http://wilsoncenter.org/publication/typology-citizen-science-projects-and-intellectual-property-perspective Read the rest of this entry »

Curated List of Talks/Posters at the Citizen Science Association (Feb 11-12)

In Citizen Science, Governance, News and Events on February 3, 2015 at 5:17 pm

When the inaugural conference of the Citizen Science Association (CSA) gets underway next week in San Jose projects and ideas from every end of the spectrum, across many disciplines and encompassing a variety of experiences will be presented, shared and discussed. Citizen Science 2015 isn’t just a forum for collecting ideas on topics ranging from the biological sciences to cyber technologies; it’s an opportunity to make connections, share insights and move the entire field forward.

At the Commons Lab we are excited to see the development and deployment of new technologies, how their benefits can be maximized and the process through which the potential ethical, legal, and social impacts are anticipated, properly understood, and effectively managed. We combed the agenda for some of the topics specifically focusing on technological foresight and governance.

What to see on Day 1

  • 9:55-11:15am Session 1G 230C

Talks: Tackling Grand Challenges and Everyday Problems with Citizen Science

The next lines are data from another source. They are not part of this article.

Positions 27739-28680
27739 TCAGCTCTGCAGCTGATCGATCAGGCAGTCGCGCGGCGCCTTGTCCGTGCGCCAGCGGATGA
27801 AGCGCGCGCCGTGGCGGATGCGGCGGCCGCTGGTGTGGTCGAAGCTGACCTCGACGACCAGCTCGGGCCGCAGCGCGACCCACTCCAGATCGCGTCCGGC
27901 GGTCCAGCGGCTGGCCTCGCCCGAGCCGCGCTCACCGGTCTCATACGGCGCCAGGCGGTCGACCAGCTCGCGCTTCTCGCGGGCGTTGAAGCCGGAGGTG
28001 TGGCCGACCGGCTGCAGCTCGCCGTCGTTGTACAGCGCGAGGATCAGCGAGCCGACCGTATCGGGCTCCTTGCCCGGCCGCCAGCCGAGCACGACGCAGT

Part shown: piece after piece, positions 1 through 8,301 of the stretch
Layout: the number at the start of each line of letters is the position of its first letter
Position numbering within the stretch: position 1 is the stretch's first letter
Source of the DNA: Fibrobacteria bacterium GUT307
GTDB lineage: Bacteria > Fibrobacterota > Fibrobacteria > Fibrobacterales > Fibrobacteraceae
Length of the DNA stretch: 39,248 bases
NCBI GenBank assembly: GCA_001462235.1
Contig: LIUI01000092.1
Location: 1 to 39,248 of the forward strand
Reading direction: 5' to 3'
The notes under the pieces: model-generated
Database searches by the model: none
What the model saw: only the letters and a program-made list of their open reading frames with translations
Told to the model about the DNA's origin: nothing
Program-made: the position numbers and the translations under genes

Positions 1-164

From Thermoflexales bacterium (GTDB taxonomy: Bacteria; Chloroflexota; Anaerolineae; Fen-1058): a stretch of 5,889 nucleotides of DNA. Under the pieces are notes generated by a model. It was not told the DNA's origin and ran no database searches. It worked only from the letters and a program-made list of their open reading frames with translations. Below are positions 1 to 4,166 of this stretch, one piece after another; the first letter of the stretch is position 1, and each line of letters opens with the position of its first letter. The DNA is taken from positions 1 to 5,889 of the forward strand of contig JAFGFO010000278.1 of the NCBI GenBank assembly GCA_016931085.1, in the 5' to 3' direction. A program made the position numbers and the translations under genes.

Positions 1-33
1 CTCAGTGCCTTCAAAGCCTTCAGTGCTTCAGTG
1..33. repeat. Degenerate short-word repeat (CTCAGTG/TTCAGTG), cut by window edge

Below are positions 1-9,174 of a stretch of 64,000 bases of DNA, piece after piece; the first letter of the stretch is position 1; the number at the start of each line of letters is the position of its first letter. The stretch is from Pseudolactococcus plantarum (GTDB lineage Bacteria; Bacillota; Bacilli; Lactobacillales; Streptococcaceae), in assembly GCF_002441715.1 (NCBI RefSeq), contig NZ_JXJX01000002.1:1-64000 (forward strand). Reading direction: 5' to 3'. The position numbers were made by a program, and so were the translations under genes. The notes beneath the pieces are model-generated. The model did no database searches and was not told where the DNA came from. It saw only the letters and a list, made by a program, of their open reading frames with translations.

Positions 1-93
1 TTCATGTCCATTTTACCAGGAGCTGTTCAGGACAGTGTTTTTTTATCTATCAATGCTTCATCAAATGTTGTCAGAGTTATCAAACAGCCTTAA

DIGITIZING LANDSCAPES: SENSORS, SATELLITES, & YOU! Julia Kumari Drapkin, iSeeChange; and Lily Bui, Massachusetts Institute of Technology

  • 11:50am-1:10pm Session 2D Lower Level 220D

Panel: Tackling Grand Challenges and Everyday Problems with Citizen Science

THE CROWD & THE CLOUD—USING BROADCAST AND SOCIAL MEDIA TO ADVANCE AND SUPPORT CITIZEN SCIENCE Geoff Haines-Stiles (Session Chair), PI, THE CROWD & THE CLOUD; Waleed Abdalati, CIRES, University of Colorado Boulder, and Host, CROWD & CLOUD; Erna Akuginow, Passport to Knowledge/GHSPi; Darlene Cavalier, SciStarter, Science Cheerleader, Arizona State University, Discover Magazine; Rajul Pandya, Thriving Earth Exchange, American Geophysical Union (AGU); Alexis de Belloy, Skoll Global Threats Fund Read the rest of this entry »

Journal for citizen science to launch in 2015

In Citizen Science, Crowdsourcing, News and Events, Reports and Publications, Uncategorized on January 20, 2015 at 3:21 pm

 A new peer-reviewed journal focusing on advancing the field of citiheader_leftzen science will be making its debut later this year. Citizen Science: Theory and Practice will bring together citizen scientist practitioners, researchers, educators, evaluators and many more in an open-access forum to discuss and share best practices for conceiving, developing, implementing, evaluating and sustaining projects that facilitate public participation in science. The journal is to be published by Ubiquity Press on behalf of the Citizen Science Association.